When you're writing stories about someone else's art, sometimes you get a nice landscape or a really moving scene. And sometimes you get this:
When Dave Grohl woke up one morning from unsettling dreams, he found himself changed. Before he even opened his eyes, he tried to scratch an itch on his cheek. But his hand had no fingernails and, in fact, he had no hand. Instead, he had a sort of nub. A nub covered in slime, he discovered when he made contact with his cheek — which was also covered in slime.
He opened his eyes to find that his vision seemed different. Elevated, somehow. He reached with his nubs and discovered not eyes, but stalks, upon which his eyes were mounted.
“What the holy hell?” he muttered, and the sound he heard was not his voice but a sort of thick, gravelly garble.
He tried to raise himself onto his feet, but of course he had no feet, and instead slid out of bed into a gelatinous puddle. At first, he merely quivered where he was, unable to stop himself from trembling, a great mound of lime jello with nubs and eye stalks. Once he had calmed himself, though, he found that by concentrating very hard, he could inch forward. He pulled himself toward the full-length mirror on the wall and beheld what he had become.
“A slug?!” he garbled. “This can’t be!”
“Oh, but it is.”
The voice, smooth as silk, came from the corner of his room. Dave swiveled his head as fast as it would swivel, a motion that more accurately resembled the final movements of a wound-down wind-up toy.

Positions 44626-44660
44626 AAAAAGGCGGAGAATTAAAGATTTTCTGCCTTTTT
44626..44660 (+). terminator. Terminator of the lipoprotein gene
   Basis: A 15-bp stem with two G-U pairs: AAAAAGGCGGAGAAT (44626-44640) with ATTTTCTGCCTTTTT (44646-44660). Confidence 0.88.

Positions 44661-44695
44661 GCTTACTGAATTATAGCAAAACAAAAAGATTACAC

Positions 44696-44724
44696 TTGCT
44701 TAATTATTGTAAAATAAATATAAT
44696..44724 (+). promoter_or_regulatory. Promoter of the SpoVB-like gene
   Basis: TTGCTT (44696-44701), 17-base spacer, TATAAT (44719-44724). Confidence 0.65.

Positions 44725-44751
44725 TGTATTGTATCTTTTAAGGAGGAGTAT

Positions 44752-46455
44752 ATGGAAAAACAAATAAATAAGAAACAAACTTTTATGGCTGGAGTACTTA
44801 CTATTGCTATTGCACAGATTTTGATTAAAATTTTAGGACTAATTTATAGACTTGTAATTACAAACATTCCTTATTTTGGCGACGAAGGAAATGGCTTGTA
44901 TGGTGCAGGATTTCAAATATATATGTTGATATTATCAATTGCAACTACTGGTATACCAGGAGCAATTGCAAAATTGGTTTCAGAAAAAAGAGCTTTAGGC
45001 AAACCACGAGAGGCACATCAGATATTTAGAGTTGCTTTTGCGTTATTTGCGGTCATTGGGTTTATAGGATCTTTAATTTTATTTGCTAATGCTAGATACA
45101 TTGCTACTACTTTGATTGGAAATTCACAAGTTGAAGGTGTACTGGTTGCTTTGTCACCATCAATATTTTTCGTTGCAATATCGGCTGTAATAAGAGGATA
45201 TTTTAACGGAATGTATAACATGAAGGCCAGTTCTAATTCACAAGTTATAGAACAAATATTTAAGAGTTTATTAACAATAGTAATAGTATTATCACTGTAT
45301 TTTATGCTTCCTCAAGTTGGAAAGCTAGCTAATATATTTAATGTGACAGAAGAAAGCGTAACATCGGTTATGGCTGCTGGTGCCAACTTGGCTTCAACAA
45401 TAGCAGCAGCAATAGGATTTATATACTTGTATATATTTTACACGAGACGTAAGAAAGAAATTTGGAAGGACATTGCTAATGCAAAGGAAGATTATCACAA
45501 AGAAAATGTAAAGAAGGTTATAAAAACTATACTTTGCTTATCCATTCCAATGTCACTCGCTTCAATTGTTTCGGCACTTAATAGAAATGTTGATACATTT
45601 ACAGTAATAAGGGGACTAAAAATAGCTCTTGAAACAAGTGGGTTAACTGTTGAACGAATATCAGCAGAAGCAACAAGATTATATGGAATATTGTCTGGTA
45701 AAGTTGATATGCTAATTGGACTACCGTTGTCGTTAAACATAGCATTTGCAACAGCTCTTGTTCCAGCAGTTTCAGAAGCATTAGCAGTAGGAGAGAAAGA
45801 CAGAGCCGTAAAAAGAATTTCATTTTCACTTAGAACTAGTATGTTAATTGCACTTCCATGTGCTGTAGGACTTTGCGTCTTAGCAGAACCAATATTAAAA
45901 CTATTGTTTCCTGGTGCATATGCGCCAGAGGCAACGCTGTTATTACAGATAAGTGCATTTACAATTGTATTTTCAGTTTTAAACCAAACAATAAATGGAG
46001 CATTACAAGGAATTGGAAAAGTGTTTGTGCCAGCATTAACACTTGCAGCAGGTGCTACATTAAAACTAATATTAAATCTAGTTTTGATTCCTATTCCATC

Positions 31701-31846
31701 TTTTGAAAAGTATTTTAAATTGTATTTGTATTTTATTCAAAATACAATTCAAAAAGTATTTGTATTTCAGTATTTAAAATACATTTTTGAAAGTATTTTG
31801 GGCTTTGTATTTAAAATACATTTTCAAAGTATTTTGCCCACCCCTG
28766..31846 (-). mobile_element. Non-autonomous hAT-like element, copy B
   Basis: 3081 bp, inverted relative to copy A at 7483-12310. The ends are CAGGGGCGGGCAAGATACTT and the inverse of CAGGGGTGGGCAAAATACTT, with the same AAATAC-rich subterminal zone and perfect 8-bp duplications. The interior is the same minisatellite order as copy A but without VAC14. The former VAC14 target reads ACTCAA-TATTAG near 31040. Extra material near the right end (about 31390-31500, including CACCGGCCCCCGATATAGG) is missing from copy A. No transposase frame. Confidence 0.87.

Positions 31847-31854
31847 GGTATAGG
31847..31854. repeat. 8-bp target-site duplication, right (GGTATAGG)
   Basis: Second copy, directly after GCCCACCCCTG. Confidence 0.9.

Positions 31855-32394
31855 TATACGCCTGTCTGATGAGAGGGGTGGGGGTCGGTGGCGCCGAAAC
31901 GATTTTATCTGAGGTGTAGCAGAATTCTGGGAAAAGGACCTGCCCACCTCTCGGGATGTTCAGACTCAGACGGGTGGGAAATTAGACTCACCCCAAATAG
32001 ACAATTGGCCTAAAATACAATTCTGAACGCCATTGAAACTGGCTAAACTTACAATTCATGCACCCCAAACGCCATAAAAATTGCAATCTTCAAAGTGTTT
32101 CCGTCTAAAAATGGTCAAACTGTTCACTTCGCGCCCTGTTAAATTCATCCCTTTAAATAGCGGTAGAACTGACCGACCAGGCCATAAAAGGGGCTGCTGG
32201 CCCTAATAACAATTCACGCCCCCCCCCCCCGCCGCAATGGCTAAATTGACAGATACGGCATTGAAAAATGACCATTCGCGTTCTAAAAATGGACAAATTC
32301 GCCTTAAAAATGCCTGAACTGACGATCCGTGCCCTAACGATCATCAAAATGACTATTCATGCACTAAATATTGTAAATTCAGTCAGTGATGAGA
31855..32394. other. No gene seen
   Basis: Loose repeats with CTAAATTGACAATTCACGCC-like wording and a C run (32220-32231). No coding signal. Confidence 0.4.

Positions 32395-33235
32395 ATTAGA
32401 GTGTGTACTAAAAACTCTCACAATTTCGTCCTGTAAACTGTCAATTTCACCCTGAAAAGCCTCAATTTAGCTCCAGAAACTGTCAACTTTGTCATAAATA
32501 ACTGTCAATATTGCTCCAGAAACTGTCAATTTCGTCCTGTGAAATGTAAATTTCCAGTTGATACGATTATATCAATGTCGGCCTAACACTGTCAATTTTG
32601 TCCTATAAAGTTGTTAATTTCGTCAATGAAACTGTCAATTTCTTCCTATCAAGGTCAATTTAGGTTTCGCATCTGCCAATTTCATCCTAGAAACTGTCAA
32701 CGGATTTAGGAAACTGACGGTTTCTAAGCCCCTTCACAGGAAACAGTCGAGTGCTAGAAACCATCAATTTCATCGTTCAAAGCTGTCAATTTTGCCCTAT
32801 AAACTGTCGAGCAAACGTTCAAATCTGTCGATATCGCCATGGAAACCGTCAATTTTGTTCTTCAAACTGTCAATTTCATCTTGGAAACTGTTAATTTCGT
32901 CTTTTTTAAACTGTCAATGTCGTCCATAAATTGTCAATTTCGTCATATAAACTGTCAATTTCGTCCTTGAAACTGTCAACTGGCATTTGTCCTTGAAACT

“You recognize me, Dave?” asked the well-dressed man who sat regarding him.
Dave’s mind reeled. The man was familiar, he realized. He remembered a summer day, the year he turned twelve. He’d gotten a guitar for his birthday and his mother had signed him up for lessons. But he’d hated them. He hated the lessons, but he loved the guitar. He loved the music he heard over the radio from the nearby college station, and he loved the idea of standing on stage, rocking out to an auditorium full of screaming fans.
That summer day, he’d been walking home from his most recent lesson — a debacle, he had absolutely no instinct for chords or rhythm, and his fingers were thick as sausages, and about as graceful. He’d dragged the guitar behind him in the dirt, no longer caring if it got broken. If he couldn’t play it, he didn’t even want to look at it.
“Oh, dear, that’s a terrible way to treat such a fine instrument.”
It was the well-dressed man. He wore an elegant linen suit and shoes that somehow had not a speck of dust on them despite the dirt road and the clear fact that the man must have walked to this spot, since there was no car in sight and the bus didn’t run this far out of town.
“You want it?” Dave asked the man. “I can’t play for shit.”
“Would you like to change that?”
Dave frowned. “What do you mean?”
“I mean, what if you could play that guitar like a god?”
And then the well-dressed man told him what was possible. The gift of music, flowing freely from his fingertips. The success of a rock star. Auditoriums full of screaming fans.
“You can have it all,” the well-dressed man said.
Dave scoffed. “In exchange for what? My soul?”
It was the well-dressed man’s turn to scoff. “Please. Souls are passé. I’m interested in something more…entertaining. Let’s just say that when your bill is due, I will collect.”
Now Dave regarded the well-dressed man and remembered what day it was. He was to be honored tonight at the Billboard Music Awards with a lifetime achievement award.